The Australian equity market closed higher on Tuesday, 18 June 2019, as risk sentiments underpinned on tracking positive lead from Wall Street overnight and as minutes from the Reserve Bank of Australia's (RBA) last policy meeting pointed to the possibility of another interest rate. Market gains were, however, capped amid a wait-and-see mood ahead of the outcome of the U. S. Federal Reserve's two-day policy meeting starting later in the day. At closing bell, the benchmark S&P/ASX200 index inclined 39.09 points, or 0.6%, at 6,670 points, while the broader All Ordinaries added 38.49 points, or 0.58%, at 6,647.93.
The US market ended modestly higher on Monday, amid investor caution ahead of a highly anticipated Federal Reserve meeting, which is expected to give further hints about what would be the central bank's first rate cut in more than a decade. On Wall Street, the Dow closed up 0.1% at 26,112.53. The Fed raised rates nine times over the last three and a half years as the economy recovered and put millions of Americans back to work. But President Donald Trump's aggressive tariff policies have shaken confidence and some central bankers have begun to acknowledge a chill in the air.
The Fed, facing fresh demands by US President Donald Trump to cut interest rates, begins a two-day meeting later on Tuesday. The central bank is expected to leave borrowing costs unchanged this time but possibly lay the groundwork for a rate cut later this year. Focus is now on how close the Fed could be to cutting interest rates amid the raging US-China trade war, signs of the economy losing steam and pressure by President Trump to ease policy.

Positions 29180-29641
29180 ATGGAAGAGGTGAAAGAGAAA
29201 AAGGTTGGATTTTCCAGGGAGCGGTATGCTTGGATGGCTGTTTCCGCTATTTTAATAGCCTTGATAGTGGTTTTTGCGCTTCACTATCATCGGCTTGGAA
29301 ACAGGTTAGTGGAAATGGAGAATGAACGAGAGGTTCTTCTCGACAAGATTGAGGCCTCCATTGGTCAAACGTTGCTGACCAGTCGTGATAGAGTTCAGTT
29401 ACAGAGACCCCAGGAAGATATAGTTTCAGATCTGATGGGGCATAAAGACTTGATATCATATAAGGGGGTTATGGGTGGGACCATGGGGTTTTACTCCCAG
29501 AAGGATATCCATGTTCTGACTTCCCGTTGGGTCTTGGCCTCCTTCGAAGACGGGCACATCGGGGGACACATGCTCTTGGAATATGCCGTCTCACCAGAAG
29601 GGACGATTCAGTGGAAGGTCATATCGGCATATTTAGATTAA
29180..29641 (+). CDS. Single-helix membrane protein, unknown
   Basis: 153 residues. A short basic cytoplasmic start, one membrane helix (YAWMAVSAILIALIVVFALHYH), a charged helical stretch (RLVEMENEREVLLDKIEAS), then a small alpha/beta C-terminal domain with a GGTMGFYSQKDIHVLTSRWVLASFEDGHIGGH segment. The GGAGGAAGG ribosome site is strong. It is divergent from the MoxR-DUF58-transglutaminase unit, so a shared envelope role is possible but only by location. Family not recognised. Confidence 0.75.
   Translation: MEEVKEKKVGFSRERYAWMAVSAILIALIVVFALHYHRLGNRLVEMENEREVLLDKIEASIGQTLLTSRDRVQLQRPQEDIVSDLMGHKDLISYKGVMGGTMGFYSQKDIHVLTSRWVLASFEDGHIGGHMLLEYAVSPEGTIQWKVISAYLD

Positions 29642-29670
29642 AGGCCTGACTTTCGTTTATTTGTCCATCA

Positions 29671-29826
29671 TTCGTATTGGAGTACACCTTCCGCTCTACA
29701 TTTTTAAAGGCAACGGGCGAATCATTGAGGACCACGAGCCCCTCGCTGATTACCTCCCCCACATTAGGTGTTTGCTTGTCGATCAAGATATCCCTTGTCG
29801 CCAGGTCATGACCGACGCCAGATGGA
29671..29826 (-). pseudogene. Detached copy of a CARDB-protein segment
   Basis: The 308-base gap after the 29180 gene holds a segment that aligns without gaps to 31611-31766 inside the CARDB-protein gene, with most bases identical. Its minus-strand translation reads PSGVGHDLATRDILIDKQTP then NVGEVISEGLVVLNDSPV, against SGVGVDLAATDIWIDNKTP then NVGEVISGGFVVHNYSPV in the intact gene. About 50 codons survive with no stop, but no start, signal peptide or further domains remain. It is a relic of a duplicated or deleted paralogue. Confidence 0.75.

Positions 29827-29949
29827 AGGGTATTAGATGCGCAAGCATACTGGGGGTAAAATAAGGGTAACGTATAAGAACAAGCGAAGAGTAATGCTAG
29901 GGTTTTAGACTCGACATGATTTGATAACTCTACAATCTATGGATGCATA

In the minutes for its latest RBA policy meeting, the Reserve Bank of Australia said it will likely have to cut rates further to boost the economy.
The bank cut its benchmark interest rate earlier this month, driving up equities on the prospect of earning better yields.
Meanwhile, on the U. S.-China trade front, hundreds of businesses stateside are attempting to send a message to U. S. President Donald Trump's administration to discourage them from increasing tariffs on China. That comes as U. S. Commerce Secretary Wilbur Ross says Trump is perfectly happy to impose new tariffs on China if the two economic powerhouses don't make a deal.
CURRENCY NEWS: The Australian dollar fell to a fresh five-month low against the U. S. dollar on Tuesday after minutes from the RBA's June meeting showed the central bank thinks it may have to ease policy again to push down unemployment and revive wages and inflation. The central bank cut rates to a record low of 1.25% at its meeting earlier this month, to support the slowing economy. The Australian dollar changed hands at $0.6836 after seeing highs around $0.688 yesterday.
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